Thursday

Prosecutorial Witness Tampering...

Having been on something of a judicial jag here recently, I thought it important to shift the spotlight (if briefly) back to prosecutors. In this rather interesting article a defense attorney charges that the prosecution engaged in witness tampering.

Apparently the prosecutors agreed to pay a potential snitch 40,000 dollars

and to terminate his probation if he would set the guy up and then testify against him. The lawyer made the following reasonable argument...."If a defense attorney paid a witness $40,000 to testify for a defendant, she and the defendant would both be charged and indicted for witness tampering. So why should the prosecution be able to get away with it?' His client is a former police chief.

5 comments:

Mister DA said...

Ah, guilty until proven innocent,eh?

carpundit said...

Informants are paid all the time. As long as all the payments and the agreements are disclosed to the defense, there's nothing wrong with it. Defense counsel can impeach with it. Failing to disclose can rise to a Brady violation.

Why can't a defense lawyer pay witnesses? Because the defense lawyer would be buying only testimony. The prosecutor is paying for the activity itself, not the testimony about it.

Are there abuses? Do criminals make up stories about other criminals in order to stay out of prison? Yes to both. But that's why it's such a strong impeachment tool. Juries don't like what they -as you- perceive as purchased testimony.

Anonymous said...

Yikes.

What I object to is that tax money (where else is it coming from?) is being used to essentially manufacter crime, which is then prosecuted.

Sure, "just a tool in crime fighting", etc. But the fact remains that the state is using money to pay someone to cause a crime to happen, in order to bust them.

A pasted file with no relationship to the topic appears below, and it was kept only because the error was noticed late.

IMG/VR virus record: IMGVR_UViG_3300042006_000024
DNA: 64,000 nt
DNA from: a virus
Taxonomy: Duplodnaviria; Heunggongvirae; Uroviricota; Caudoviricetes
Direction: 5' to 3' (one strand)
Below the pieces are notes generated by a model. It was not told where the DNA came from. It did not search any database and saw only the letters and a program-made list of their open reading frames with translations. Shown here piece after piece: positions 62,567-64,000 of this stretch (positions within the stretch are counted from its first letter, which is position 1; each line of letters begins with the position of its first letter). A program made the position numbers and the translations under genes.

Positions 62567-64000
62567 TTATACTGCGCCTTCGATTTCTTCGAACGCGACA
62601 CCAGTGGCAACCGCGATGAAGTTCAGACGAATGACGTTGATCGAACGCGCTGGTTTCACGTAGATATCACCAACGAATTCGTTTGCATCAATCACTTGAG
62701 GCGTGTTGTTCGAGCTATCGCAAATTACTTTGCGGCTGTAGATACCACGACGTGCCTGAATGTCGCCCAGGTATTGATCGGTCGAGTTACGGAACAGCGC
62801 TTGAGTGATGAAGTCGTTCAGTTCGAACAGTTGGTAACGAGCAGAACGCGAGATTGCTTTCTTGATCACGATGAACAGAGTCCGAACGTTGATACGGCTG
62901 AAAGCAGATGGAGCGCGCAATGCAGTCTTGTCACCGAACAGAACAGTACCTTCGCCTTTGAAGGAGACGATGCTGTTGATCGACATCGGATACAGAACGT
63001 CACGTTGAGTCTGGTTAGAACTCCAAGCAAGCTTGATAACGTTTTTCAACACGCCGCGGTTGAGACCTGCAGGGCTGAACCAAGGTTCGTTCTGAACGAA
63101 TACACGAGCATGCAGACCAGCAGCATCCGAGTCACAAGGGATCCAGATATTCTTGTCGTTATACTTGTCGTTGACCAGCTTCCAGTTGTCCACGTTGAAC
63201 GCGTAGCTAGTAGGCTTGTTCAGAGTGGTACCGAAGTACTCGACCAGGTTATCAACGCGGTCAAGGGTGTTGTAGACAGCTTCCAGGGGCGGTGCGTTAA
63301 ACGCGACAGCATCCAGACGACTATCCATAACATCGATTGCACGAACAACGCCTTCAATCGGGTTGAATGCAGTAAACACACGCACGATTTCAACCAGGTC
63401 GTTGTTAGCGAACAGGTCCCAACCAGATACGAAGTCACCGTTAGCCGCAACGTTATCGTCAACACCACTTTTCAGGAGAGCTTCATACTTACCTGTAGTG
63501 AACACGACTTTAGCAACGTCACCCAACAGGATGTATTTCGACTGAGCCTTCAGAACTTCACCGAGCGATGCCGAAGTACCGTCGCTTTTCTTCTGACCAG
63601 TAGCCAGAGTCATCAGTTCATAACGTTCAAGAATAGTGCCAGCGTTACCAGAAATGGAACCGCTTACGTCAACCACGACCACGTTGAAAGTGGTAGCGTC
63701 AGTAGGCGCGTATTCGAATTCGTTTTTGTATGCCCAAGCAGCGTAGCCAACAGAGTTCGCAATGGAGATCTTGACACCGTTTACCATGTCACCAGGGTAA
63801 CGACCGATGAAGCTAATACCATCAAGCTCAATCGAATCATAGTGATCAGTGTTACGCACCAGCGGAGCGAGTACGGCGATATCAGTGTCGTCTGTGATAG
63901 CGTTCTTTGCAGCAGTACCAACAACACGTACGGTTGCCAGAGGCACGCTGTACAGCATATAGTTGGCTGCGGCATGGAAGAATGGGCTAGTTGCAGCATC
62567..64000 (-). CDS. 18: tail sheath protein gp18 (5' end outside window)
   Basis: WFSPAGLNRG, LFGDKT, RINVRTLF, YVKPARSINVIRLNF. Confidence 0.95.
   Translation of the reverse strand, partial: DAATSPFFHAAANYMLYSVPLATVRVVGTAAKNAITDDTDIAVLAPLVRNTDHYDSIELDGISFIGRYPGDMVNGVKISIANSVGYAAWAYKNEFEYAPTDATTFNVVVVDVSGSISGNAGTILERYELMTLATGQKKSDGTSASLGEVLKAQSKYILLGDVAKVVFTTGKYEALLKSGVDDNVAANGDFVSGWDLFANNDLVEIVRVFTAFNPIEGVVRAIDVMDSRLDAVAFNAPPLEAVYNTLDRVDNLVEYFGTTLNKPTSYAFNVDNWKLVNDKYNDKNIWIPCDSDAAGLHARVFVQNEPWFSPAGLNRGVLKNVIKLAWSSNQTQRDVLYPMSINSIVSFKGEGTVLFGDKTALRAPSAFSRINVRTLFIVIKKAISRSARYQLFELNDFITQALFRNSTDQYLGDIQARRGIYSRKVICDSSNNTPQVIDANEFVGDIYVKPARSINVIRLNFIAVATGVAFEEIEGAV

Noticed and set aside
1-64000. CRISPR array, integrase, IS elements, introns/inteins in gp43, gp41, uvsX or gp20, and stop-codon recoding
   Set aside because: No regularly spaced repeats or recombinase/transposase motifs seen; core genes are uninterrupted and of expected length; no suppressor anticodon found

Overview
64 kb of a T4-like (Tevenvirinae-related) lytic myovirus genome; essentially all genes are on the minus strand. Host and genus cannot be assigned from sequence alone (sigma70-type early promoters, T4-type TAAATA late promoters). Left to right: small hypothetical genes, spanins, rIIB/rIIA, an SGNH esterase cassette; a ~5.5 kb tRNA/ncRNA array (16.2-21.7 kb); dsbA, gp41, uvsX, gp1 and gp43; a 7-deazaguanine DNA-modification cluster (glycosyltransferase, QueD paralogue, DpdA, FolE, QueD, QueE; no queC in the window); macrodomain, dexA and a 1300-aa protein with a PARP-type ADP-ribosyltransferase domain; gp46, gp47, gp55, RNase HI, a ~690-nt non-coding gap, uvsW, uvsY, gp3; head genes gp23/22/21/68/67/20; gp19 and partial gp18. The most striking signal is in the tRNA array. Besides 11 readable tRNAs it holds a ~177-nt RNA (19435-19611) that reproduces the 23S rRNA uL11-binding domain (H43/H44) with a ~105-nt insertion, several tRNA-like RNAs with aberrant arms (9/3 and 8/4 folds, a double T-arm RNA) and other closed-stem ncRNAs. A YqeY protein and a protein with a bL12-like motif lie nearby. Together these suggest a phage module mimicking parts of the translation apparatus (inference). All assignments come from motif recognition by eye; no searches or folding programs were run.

"Back in my day, sonny, we didn't need to create crime." Hell, makes me want to go back to a rural area - at least I can afford enough property there to keep the cops off of it.

(Carpundit - I'm the same one talking about video over at Ken's blog.)

Indefensible said...

DA--Not sure I understand the gibe--the post merely reported the charge leveled against the prosecutor. He's not charged, nor, it seems are the facts in dispute--so not the inconsistency you seem to imply.

Car--you're accurate in your description of the issue--yes, prosecutors regularly use paid informants. I think most of the readers are aware of this, but that doesn't really answer the question of whether it should be a form of tampering (nor does your act/testimony distinction for that matter). Why not allow everyone to pay and everyone to cross examine on bias? Particularly in cases where there's no set up--just paid testimony...

Anonymous said...

I'm surprised at how many people think "Paying for the activity itself" is justified in so many cases. When I was jammed by by some drug task force detectives (I got out of it - they lied to me about having any evidence) they encouraged me to talk my friends into buying drugs and then reselling them to me. So they could be arrested for distribution and jammed up just like me. Even if they had never sold drugs before. Great way to spend public funds.